Richard North, 21/08/2021  
 


It's difficult to know where the Afghan situation is going at the moment. Understandably, the attention is on the stop-start evacuation, with the media focused on the growing humanitarian crisis.

This emphasis, although inevitable, tends to obscure news of the political developments within the country, although it hasn't stilled to critics of past events. One of the latest is Simon Jenkins who sternly declares that "the west’s nation-building fantasy is to blame for the mess in Afghanistan".

It's all very well British MPs turning on Johnson, he asserts, then asking: "but what tidy end did they expect from this imperialist experiment?" And, to be fair to the man, he has been consistent in his opposition to the Afghan war. Back in August 2007, he wrote under the heading: "It takes inane optimism to see victory in Afghanistan". "This war against the Taliban is part of a post-imperial spasm", he railed: "The longer it is waged, the graver the consequences".

Later, in December of the same year, he wrote under the headline: "Britain's Afghan mission is a fruitless and failing pursuit". With Gordon Brown as prime minister, Jenkins wrote:
[He] knows he will not "defeat the Taliban", a term for shifting groups of anti-western Muslim fundamentalists across the Iran-Afghanistan-Pakistan crescent. Brown knows that terrorism is not an entity but a weapon, and is not susceptible to defeat. Brown knows that his troops in Helmand are boosting the drugs trade, antagonising the population and recruiting insurgents. He knows it because, we must assume, he reads his intelligence.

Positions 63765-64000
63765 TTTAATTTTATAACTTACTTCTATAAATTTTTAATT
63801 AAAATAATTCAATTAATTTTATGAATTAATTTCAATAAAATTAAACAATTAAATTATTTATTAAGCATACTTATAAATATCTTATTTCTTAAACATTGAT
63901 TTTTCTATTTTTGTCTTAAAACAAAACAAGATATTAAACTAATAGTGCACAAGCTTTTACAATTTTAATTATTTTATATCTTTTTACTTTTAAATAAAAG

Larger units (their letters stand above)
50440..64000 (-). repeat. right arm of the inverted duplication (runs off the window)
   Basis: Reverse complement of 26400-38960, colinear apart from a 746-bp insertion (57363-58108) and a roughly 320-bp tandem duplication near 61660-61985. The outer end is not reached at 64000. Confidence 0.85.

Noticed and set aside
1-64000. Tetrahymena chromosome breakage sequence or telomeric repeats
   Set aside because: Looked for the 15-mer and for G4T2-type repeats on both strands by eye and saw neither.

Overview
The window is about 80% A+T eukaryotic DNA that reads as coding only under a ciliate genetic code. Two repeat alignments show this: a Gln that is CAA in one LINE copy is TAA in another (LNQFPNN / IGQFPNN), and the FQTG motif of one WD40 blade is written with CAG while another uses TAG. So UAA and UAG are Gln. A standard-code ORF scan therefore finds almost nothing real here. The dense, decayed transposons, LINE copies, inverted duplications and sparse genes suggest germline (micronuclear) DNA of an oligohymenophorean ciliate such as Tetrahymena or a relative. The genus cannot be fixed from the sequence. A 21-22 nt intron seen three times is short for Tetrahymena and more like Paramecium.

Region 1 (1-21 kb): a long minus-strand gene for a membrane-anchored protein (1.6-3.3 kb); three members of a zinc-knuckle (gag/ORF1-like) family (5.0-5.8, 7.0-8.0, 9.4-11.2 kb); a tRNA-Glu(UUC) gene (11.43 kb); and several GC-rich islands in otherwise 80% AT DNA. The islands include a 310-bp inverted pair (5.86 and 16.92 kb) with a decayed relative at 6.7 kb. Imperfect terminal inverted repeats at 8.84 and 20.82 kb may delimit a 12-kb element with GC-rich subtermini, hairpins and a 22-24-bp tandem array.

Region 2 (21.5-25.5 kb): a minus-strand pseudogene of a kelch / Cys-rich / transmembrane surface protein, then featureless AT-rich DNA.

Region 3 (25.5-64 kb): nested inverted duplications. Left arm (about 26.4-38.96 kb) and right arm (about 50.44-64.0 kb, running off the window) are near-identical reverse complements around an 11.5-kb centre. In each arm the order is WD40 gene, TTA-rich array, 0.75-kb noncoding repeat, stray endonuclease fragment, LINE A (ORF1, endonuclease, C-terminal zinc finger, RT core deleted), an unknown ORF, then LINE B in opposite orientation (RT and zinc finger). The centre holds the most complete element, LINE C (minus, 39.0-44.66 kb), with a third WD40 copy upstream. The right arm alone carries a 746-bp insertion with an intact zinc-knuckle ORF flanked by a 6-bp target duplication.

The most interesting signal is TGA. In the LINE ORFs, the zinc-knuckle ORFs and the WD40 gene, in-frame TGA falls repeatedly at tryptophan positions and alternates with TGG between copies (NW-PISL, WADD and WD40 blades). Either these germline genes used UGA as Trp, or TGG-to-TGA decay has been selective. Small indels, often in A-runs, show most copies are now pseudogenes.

"In Afghanistan", Jenkins wrote, "there is no realistic mission, no achievable objective, no long-term strategy, only the fruitless pursuit of failure". And that, one has to recall, was written in December 2007.

Interestingly, as I was going through my own files, I came across this from October 2009, in which I referred to the resignation of Matthew Hoh, a former US Foreign Service officer whose resignation letter was famously published in the Washington Post.

Hoh's message to his employers was that he had "... lost understanding of, and confidence in, the strategic purposes of the United States presence in Afghanistan." To put it simply, he wrote, "I fail to see the value or worth in continued US casualties or expenditures of resources in support of the Afghan government in what is, truly, a 35-year-old civil war".

Like the Soviets, he added, "we continue to secure and bolster a failing state, while encouraging an ideology and system of government unknown and unwanted by its people." He continued:
If the history of Afghanistan is one great stage play, the United States is no more than a supporting actor, among several previously, in a tragedy that not only pits tribes, valleys, clans, villages and families against one another, but, from at least the end of King Zahir Shah's rein, has violently and savagely pitted the urban, secular, educated and modern of Afghanistan against the rural, religious, illiterate and traditional. It is this latter group that composes and support the Pashtun insurgency. The Pashtun insurgency, which is composed of multiple, seemingly infinite local groups, is fed by what is perceived by the Pashtun people as a continued and sustained assault, going back centuries, on Pashtun land, their culture, traditions and religion by internal and external enemies. The US and NATO presence and operations in Pashtun valleys and villages, as well as Afghan army and police units that are led and composed of non-Pashtun soldiers and police, provide an occupation force against which the insurgency is justified ... I have observed that the bulk of the insurgency fights not for the white banner of the Taleban, but rather against the foreign soldiers and taxes imposed by an unrepresentative government in Kabul.